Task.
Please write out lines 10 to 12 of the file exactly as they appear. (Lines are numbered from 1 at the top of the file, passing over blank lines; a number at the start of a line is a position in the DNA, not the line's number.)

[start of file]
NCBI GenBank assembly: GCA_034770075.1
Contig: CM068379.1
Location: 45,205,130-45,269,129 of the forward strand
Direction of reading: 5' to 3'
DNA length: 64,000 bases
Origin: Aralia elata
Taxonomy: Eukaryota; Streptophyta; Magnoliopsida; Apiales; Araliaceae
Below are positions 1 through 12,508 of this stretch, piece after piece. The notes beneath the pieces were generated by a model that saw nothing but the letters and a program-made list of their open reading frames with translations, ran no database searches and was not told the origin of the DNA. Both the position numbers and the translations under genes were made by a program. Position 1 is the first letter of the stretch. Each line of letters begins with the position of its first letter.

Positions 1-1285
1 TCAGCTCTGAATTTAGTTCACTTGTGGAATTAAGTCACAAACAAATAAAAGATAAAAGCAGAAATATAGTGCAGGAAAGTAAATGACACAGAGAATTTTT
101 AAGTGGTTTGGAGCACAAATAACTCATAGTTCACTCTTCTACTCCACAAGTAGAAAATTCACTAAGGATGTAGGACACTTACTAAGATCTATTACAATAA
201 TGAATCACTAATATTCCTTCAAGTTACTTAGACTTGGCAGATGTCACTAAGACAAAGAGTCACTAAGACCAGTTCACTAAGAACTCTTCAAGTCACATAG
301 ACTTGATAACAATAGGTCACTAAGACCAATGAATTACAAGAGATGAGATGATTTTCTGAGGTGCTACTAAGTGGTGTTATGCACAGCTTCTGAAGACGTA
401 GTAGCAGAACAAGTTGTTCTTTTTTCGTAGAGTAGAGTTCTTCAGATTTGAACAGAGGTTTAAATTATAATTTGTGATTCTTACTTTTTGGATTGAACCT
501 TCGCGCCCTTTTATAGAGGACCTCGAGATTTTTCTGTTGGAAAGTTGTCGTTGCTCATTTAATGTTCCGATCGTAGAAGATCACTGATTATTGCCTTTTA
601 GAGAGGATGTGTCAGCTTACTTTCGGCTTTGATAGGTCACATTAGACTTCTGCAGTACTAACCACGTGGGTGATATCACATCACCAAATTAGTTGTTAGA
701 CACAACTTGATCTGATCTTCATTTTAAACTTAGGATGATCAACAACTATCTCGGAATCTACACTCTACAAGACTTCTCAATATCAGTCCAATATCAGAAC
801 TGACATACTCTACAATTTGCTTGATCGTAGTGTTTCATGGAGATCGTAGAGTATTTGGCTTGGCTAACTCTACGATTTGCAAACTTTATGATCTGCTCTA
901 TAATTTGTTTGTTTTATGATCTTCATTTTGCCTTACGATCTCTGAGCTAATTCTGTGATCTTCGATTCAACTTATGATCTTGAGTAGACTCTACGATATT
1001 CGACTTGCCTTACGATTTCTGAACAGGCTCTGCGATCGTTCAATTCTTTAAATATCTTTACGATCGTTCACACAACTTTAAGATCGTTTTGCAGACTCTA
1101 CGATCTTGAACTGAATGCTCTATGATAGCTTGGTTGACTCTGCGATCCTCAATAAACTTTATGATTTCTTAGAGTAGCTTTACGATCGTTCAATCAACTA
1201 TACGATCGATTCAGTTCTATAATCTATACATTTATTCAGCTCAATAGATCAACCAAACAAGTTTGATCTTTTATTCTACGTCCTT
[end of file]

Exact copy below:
1 TCAGCTCTGAATTTAGTTCACTTGTGGAATTAAGTCACAAACAAATAAAAGATAAAAGCAGAAATATAGTGCAGGAAAGTAAATGACACAGAGAATTTTT
101 AAGTGGTTTGGAGCACAAATAACTCATAGTTCACTCTTCTACTCCACAAGTAGAAAATTCACTAAGGATGTAGGACACTTACTAAGATCTATTACAATAA
201 TGAATCACTAATATTCCTTCAAGTTACTTAGACTTGGCAGATGTCACTAAGACAAAGAGTCACTAAGACCAGTTCACTAAGAACTCTTCAAGTCACATAG